Brittney Lofthouse – Staff Writer
Tight budgets have led the Macon County School system to drastically reduce staffing over the last five years. Schools across Macon County are operating with fewer staff today than in previous years and several are serving an increased number of students. From fewer teachers, custodians, and bus drivers, all departments within the school system are operating with fewer staff than in prior years and according to school system leaders, fewer staff than they should to be able to adequately serve students.
Union Academy lost about five positions last fiscal year due to budget cuts, and now teachers at the alternative school work all day without a planning period. At Franklin High School, fewer teachers mean fewer options for popular courses such as U.S Government, making it more difficult for students to find the courses they need and want to take in order to qualify for graduation. All schools in the district have turned their front desk receptionists into bookkeepers and data managers, consolidating positions through attrition to save funds for other needs in the district. The continued budget crunch has made it impossible for any additional cuts to be made without significant adverse implications on the learning environment, according to Baldwin.
Macon County principals submitted their personnel requests to the board of education last week with the hopes of returning staffing to average levels, not even adding new positions, just to retain positions that have since been lost.
At Franklin High School, Principal Barry Woody requested two teachers, an English and a social students teacher, which would cost the district around $99,000 a year. According to Woody, there have been 35 rising ninth graders identified as reading on a first to third grade level in desperate need of remedial education next year. For that to be possible, Woody needs an additional teacher. The need for a social studies teacher comes based on changes to graduation requirements and making sure Franklin High School offers enough social studies courses for students to be able to get the requirements mandated by the state.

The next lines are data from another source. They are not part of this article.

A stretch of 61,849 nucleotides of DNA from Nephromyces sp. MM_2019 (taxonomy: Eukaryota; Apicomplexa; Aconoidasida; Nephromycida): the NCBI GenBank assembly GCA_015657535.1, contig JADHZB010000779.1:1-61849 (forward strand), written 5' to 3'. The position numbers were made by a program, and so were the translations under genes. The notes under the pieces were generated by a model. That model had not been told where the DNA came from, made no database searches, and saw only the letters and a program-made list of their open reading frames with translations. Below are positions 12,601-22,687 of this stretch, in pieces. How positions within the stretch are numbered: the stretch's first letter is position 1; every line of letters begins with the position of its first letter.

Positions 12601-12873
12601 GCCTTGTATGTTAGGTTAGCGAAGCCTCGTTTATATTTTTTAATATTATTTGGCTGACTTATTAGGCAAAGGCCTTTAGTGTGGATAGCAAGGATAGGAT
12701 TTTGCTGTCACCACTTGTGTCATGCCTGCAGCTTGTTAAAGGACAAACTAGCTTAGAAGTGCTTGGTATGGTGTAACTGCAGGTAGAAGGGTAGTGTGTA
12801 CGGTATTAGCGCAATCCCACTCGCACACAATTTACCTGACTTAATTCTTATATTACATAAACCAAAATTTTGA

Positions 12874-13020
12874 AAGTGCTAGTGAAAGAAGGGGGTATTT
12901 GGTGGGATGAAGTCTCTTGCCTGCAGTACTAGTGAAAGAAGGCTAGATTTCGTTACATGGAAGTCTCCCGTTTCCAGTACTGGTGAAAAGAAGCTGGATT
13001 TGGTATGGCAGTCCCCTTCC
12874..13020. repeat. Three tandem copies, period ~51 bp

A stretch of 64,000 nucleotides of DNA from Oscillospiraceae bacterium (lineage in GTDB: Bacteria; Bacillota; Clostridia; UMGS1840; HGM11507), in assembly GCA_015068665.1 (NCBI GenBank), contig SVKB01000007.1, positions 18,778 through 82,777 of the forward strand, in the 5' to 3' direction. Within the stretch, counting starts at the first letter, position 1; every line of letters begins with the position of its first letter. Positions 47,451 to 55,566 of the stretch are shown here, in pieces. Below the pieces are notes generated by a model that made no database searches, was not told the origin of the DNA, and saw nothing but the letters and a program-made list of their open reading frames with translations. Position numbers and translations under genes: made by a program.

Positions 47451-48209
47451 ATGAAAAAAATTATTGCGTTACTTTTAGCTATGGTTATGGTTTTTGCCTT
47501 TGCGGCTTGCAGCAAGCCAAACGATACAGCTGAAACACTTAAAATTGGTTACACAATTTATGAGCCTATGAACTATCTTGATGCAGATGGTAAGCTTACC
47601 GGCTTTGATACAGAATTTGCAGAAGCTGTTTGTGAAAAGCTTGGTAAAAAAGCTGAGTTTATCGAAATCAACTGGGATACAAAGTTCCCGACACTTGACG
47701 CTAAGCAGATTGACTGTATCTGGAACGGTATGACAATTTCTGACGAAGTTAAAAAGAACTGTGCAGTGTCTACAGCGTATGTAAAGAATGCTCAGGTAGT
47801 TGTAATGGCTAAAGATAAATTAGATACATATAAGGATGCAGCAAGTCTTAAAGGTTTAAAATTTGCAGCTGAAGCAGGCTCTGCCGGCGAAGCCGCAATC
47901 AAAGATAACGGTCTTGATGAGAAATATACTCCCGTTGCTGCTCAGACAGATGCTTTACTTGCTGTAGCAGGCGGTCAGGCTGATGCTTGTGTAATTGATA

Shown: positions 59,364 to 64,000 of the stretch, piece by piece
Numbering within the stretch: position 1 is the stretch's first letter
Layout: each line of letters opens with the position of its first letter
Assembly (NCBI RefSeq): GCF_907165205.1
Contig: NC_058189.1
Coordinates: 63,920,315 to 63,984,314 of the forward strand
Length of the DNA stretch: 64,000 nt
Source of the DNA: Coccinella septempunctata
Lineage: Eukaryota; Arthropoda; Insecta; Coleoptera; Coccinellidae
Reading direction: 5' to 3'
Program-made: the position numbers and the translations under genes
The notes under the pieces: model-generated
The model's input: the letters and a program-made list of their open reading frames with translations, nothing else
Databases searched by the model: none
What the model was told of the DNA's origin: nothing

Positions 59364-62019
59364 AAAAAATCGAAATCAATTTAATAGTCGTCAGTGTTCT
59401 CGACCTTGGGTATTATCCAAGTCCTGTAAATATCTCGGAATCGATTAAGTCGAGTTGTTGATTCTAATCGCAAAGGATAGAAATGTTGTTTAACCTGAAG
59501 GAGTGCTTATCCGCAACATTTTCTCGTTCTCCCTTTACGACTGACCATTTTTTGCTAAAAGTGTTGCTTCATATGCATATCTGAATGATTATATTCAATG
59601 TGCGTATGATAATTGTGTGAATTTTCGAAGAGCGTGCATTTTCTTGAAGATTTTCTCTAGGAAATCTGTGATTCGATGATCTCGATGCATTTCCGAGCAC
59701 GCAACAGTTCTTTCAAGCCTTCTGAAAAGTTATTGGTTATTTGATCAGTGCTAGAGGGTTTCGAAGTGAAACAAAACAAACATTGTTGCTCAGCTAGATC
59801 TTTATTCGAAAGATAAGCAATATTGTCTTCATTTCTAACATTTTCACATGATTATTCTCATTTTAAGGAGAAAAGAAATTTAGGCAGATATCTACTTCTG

Macon Middle School needs administration help to meet the growing number of students at the school. Macon Middle School Principal Scot Maslin asked for the school’ s assistant principal, Cody Bryson, to be shifted from a 10-month employee to a 12-month employee. The cost of the transition is $11,182.80 a year and would allow Bryson to work two additional months and through the summer for administration needs. Maslin also requested a new lead teacher position to help facilitate administration needs between staff and the principals.
Mountain View Intermediate Principal Kristen Lynch requested a physical education teacher to allow students to have extended, safer access to physical education through the school day. According to Lynch, the majority of injuries that occur at MVI are during PE class which can be attributed to limited staffing for 100 students at a time for the class. The cost would be an additional $49,542.02 a year for the district.
South Macon Elementary School requested an additional $2,927.62 to change their data manager from an 11-month position to a full 12-month position to help with the clerical needs of the school. The school also requested $32,771.09 to add a custodian to the school in anticipation of the $3 million expansion that will add six classrooms on to the school.
Diane Cotton, principal of Union Academy requested the addition of an English/social studies teacher, costing $49,542.02 due to losing similar positions last year. Cotton also requested personnel changes that wouldn’t need additional funding, but permission from the board to change the status of current employees.
The Macon County School System as a whole requested $46,247.13 to add one additional position on the district’s maintenance staff.
Another significant potential budget increase the district is bracing for is an increase in electric rates next year due to the 15 percent rate increase being explored by Duke Energy. If approved, Macon County Schools would need an additional $135,000 to fund the increase.